Glengarry Glen Ross (1992)

4/5

USA; James Foley 

Parental Guidance – Pervasive Strong Language; Mature Themes

 

 

Based on David Mamet’s profane, controversial play, Glengarry Glen Ross, scripted by Mamet himself, focuses on four real estate agents constantly living on the edge, with financial and moral bankruptcy looming ahead. Ricky Roma (Al Pacino) is currently the hotshot, and is on the verge of closing a significant deal that would secure him a first place on the company’s board. Shelley Levene (Jack Lemmon) used to reign over the company not so long ago, but a bad streak means his golden days are over, despite his obstinate denial to acknowledge he’s not the same man any longer - he got old… Moss and George are latently revolting against the “medieval” motivational strategies, but none of them can, eventually, break free from the soul-destroying, macho logic of a world they desperately want to belong to.

 

Baldwin’s vitriolic, acrid diatribe is certainly one of the most infamous tirade in movie history, and one of the most infuriating scenes one is likely to see in a while. It sets the plot in motion and, in brisk, undoubtedly brutal strokes, draws the portrait of a generation of pathetic white-collar drones struggling at the deep rock bottom of one of the numerous pitfalls of the American Dream. Baldwin is pitch perfect for the role, exuding a blend of sleek machismo, invulnerability and arrogance that lends credibility to what could be a gross caricature. He does not try to soften his character, but makes him instantly believable to the core. But what is stunning about this scene is that Baldwin’s hateful harangue still reverberates today between the glass walls of corporate skyscrapers all over the world. And will probably still continue to haunt the players and victims of hypercapitalism years from now.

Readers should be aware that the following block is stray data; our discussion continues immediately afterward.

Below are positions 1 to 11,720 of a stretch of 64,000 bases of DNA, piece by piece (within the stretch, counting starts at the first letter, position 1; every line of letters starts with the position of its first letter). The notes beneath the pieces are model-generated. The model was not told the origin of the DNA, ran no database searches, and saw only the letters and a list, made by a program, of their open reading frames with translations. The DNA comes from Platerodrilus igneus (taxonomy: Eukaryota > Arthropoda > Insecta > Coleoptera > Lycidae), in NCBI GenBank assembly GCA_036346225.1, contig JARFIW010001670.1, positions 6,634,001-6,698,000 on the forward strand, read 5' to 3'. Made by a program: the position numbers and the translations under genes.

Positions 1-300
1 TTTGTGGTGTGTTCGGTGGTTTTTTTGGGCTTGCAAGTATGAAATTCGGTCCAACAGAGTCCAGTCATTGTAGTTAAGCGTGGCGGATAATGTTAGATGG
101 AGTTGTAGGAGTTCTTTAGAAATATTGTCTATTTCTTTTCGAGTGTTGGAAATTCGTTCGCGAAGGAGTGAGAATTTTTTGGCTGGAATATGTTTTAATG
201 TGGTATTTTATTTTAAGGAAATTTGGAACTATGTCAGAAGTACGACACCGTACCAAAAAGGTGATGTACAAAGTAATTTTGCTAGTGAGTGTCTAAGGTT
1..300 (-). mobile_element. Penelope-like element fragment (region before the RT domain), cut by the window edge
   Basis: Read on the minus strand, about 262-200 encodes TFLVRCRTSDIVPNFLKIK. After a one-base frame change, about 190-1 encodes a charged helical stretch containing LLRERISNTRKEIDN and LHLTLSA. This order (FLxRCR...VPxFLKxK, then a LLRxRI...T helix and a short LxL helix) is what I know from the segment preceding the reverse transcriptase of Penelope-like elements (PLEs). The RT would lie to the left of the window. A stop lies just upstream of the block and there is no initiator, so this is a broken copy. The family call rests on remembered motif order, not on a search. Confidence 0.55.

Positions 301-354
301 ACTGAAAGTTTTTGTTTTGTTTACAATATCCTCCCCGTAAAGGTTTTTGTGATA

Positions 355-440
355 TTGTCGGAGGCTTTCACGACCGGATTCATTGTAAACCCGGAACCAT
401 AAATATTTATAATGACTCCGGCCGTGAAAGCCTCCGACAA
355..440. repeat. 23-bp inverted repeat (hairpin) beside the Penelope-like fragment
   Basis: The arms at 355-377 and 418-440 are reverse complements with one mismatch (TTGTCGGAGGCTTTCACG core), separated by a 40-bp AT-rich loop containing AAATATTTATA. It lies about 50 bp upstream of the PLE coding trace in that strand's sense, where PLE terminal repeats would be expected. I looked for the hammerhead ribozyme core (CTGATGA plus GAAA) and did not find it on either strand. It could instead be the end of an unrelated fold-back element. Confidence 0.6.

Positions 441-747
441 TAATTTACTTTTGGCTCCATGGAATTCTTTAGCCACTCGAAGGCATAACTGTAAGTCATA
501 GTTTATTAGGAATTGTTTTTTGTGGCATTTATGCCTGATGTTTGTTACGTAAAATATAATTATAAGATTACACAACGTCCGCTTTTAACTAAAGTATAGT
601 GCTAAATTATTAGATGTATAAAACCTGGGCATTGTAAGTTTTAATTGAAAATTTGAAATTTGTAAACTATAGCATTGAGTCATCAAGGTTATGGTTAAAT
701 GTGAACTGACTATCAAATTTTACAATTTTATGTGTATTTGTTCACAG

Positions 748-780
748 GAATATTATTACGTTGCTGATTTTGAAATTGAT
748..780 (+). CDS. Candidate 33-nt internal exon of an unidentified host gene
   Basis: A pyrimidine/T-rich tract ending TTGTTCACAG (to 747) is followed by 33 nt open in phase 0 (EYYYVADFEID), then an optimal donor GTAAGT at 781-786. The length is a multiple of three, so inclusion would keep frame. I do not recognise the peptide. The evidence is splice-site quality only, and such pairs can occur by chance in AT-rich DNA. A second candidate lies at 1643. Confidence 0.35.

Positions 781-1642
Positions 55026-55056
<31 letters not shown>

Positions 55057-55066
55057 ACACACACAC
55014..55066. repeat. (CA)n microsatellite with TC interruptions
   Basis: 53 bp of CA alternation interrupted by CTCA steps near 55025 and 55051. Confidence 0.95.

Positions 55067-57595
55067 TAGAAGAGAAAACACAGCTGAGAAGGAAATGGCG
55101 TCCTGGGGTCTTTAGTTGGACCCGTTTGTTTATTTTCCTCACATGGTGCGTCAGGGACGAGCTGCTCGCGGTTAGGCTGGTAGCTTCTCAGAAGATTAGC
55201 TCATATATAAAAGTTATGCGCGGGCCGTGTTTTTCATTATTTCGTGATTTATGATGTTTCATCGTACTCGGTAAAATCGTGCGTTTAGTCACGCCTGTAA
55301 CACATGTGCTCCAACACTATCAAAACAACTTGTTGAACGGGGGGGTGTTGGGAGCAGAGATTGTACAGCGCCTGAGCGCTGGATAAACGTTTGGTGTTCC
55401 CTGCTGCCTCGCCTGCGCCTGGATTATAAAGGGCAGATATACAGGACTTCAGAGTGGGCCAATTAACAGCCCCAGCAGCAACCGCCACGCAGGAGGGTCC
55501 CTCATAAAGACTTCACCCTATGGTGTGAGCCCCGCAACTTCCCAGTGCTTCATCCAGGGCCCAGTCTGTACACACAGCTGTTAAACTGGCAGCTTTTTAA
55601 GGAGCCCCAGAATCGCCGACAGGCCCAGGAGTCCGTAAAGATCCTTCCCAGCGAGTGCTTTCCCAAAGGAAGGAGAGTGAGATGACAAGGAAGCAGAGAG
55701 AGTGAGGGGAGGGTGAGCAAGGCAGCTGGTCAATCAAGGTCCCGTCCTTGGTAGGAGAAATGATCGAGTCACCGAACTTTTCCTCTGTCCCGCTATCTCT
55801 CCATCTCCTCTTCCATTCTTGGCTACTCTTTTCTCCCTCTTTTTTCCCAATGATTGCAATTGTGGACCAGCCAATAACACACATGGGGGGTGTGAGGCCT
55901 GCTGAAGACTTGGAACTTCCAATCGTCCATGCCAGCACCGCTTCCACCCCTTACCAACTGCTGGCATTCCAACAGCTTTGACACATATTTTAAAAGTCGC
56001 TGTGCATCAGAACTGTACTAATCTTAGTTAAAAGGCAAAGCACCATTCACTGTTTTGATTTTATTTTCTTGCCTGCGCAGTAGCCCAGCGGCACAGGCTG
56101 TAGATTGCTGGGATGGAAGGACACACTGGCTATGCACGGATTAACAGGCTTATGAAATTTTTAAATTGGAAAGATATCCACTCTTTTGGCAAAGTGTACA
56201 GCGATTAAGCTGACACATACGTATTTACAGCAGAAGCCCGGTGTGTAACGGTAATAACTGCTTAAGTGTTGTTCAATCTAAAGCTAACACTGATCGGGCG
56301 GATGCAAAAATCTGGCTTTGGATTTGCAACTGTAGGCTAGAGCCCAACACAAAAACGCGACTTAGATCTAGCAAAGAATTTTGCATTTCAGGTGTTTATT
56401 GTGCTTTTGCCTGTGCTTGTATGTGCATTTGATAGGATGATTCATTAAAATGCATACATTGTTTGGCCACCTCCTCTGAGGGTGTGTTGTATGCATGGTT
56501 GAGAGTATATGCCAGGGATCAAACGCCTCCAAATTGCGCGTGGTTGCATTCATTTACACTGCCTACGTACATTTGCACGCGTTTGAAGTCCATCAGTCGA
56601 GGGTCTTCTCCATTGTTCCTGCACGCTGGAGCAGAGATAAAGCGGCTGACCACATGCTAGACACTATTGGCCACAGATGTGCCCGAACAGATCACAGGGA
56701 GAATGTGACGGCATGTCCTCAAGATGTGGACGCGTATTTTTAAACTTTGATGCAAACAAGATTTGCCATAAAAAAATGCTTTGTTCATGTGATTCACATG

The direction is retrained and cinematic arabesques are at a deliberate minimum. The movie was, at its release, a damning indictment of office politics. In the middle of the most serious economic crisis in decades, one can imagine how it plays. That it has lost none of its power is an understatement. But what makes the movie such a cinematic feast for film aficionados is a mix of masterfully written and timed dialogues and a stellar cast. After all, isn’t cinema essentially about watching great actors reciting great lines? Mamet’s dialogue has a demonic, demented cadence, which breathes new life and an incredible dynamism into a film in which very little happens plot-wise. What is truly remarkable is the symphonic, choral dimension of the scenes, which elevates the material. Arguments and abuse start as a kind of cruel, gratuitous wordplay, but exhilaratingly work their way up towards a grand chorus.

 

All in all, if Glengarry Glen Ross’ narrative lack of vim might mean this is definitively not for everyone, it is still a terrific achievement. What we are treated to are two brilliant turns from Pacino and Lemmon, snapping lines and an insight into corporate world that is by turns utterly hilarious, sardonically witty and truly frightening.

 

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